Tag Archives: women in open source

Google Summer of Code Mentor Dinner

As I mentioned before, some of the participants of Google Summer of Code Mentor Summit had dinner together the night before the “unconference” earlier this month.

When I volunteered to make dinner reservations due to my being a local, there were less than 10 people. By the time I was to make reservations earlier in the week, the number made it challenging to get reservations on a Friday night. Fortunately, someone at work helped me out by getting me in touch with the owner of Don Giovanni in Mountain View. He said there would be no problem accommodating a party of 25 since they had a second dining area. When I called him the morning of the dinner to give the menu selection, there were 43. When we got there at 7, there 12 people, so we thought maybe fewer people would show up than had signed up. Eventually, 53 people showed up. The staff was great about getting everyone to fit. Initially, everyone ordered individual dishes. It turned out to be too difficult for the chefs to prepare such a vast variety of dishes and ensure that everyone would get the food at the same time. So we were given four choices to pick from. That ended up working well. It was pretty clever how they kept track of who ordered what; they gave each of us a poker chip that represented

What we noticed and discussed was the percentage of women at dinner. Out of 53 people (although not all were GSoC participants and not all participants were there), there were two women, including myself. What’s interesting about that is the approximate 4% representation at the dinner is the same percentage of GSoC students who were women. It’s one thing to see statistics on paper but it’s even more striking to see it in person. I don’t remember Google asking my gender in my mentor “paperwork” so I don’t think they have stats on percentage of female mentors. That would be interesting to know.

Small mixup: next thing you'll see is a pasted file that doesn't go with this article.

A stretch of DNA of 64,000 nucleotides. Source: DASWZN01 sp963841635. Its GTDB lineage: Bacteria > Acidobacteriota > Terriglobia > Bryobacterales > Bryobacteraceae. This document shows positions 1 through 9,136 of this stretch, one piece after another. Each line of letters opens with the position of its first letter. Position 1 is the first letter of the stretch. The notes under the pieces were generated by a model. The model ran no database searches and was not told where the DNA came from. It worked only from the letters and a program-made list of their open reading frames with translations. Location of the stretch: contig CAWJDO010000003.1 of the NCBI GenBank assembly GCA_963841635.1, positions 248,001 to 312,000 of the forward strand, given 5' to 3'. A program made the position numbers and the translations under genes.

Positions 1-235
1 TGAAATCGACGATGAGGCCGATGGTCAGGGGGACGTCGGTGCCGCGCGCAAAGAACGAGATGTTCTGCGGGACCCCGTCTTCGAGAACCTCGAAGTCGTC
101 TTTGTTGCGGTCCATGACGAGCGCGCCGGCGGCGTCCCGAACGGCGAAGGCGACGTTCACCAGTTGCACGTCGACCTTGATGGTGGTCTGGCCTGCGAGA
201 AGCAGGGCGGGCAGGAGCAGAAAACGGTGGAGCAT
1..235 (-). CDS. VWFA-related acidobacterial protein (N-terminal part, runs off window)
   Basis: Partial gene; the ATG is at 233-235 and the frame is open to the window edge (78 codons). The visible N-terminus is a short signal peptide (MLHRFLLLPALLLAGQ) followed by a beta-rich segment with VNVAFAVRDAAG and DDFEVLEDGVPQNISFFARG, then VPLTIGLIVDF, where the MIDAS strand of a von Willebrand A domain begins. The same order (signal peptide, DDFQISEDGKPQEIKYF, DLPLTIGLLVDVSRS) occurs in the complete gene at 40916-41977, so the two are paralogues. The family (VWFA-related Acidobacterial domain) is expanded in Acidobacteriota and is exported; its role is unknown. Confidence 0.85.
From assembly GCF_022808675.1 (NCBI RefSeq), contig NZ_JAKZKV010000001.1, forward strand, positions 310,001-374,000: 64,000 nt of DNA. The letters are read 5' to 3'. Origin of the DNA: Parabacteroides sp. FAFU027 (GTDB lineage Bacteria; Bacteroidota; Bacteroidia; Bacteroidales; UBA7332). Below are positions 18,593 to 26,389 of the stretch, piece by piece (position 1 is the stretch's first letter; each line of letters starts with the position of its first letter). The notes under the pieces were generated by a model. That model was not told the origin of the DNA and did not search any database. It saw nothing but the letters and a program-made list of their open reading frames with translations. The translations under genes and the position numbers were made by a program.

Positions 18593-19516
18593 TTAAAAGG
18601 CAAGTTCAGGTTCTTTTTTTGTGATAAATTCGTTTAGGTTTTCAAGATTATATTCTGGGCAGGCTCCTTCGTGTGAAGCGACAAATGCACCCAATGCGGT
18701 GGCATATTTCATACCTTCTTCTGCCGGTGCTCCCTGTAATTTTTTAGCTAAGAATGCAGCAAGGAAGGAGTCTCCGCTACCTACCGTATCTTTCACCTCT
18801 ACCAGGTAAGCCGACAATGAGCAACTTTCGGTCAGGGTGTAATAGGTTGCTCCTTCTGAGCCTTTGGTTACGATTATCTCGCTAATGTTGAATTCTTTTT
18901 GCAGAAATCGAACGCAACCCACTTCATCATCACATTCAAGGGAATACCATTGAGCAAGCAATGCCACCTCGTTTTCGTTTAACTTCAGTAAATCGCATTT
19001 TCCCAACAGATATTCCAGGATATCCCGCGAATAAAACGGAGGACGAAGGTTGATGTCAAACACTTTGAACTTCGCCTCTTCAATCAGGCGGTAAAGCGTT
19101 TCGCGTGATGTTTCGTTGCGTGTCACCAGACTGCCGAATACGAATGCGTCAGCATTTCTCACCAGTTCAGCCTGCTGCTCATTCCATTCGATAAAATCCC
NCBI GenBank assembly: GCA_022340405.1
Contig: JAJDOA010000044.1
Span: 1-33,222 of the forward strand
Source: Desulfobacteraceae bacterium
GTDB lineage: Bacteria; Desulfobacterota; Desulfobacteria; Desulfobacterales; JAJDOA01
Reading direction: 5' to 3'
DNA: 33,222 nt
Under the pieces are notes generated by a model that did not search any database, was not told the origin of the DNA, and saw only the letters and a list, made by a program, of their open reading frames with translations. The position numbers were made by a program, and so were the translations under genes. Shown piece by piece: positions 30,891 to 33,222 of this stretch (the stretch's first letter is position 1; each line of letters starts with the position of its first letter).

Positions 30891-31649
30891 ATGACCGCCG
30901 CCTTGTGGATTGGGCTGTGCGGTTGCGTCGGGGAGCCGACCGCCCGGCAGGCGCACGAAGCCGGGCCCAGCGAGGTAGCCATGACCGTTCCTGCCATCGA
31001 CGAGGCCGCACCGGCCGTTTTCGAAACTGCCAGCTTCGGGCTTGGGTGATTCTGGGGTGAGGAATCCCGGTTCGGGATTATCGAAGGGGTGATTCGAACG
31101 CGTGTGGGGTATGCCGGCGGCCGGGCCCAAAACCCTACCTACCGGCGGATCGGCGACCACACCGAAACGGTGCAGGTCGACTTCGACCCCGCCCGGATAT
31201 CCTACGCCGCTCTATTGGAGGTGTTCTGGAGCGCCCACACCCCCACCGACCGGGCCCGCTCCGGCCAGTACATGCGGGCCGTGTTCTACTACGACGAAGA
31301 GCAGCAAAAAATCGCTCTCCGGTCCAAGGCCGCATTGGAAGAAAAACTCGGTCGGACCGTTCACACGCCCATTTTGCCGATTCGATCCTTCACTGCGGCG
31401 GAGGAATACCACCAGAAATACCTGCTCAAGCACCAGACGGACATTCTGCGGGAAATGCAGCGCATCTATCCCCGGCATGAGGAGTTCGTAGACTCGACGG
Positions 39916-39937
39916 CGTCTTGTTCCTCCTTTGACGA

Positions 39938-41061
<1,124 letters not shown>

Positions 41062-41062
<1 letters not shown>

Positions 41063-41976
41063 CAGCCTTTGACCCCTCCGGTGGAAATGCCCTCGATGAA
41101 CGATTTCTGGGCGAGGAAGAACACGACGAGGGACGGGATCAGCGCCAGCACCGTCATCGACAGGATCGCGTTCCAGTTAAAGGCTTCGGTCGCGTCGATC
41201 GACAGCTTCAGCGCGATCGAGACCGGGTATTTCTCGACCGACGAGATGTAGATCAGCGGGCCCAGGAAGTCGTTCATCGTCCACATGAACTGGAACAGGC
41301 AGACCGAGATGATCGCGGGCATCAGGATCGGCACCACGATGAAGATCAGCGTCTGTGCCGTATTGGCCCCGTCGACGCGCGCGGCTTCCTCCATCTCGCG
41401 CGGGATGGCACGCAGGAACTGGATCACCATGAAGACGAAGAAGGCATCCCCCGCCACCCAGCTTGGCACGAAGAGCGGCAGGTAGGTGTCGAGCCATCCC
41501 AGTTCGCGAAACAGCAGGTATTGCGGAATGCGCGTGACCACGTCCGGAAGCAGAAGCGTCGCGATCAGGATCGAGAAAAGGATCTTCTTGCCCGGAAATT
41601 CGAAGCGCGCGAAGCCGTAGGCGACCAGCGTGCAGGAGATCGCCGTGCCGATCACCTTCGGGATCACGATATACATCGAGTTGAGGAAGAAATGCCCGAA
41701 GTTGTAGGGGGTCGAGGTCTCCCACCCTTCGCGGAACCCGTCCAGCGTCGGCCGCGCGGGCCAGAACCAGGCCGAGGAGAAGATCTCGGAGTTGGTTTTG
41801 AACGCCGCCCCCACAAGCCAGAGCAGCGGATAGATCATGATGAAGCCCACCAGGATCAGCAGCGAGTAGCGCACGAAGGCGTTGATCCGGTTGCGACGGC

Women in Open Source, or Shortage Thereof

Google Summer of Code has released stats on women participation in this year’s GSoC. Only four percent of students in the program are women. Apparently, that’s twice the percentage of female representation in the open source world.

I guess it’s not surprising. In 2004, I was the first woman to be on the dev team for Coppermine Photo Gallery. I’ve been the only woman since then, except when we had another woman join for a few months but we haven’t heard from her after that.

The questions are why are there not more women participating, and how can we get more women to participate?

In one of the comments in the blog post, someone left a link to an article called Open Source, Cold Shoulder. There was one passage that I found interesting from my own experience:

There are two possible explanations for this: Either women are concealing their gender online, or the forces that discourage women from entering computing in general are operating far more powerfully in FLOSS. There’s much anecdotal evidence for the former. For example, after a post about gender issues in his weblog, columnist Jon Udell received mail from several women saying that they used gender-neutral pseudonyms online to avoid attracting the wrong kind of attention.

I don’t try to conceal my gender online, actually. I am very proud to represent women, and showing that men aren’t the only ones who can provide technical and coding help.

However, it just so happened that my real and nick names are gender neutral. Even in second grade, I got a letter from National Geographic addressed to Mr. Thu Tu (note how traumatizing it must have been for me to remember all those details). :P I chose my username because I thought it was cool, not because I was trying to hide anything. I got annoyed with people assuming that I was a male in the forums so I use a female avatar. I guess it doesn’t always work since some guys actually use women in their avatars.

Thu Tu / tranzndance avatar

I don’t know what could be done without knowing the true cause of the gender gap. All I can do is, as a woman, encourage other women to participate. I’d love to hear what else I can do to help. I’m on the lookout for mentorship opportunities, and tried to sign up for one a few weeks ago but got turned down because I didn’t have experience with breadboards.

Hopefully next year we can have more female representation in Coppermine and GSoC in general. :)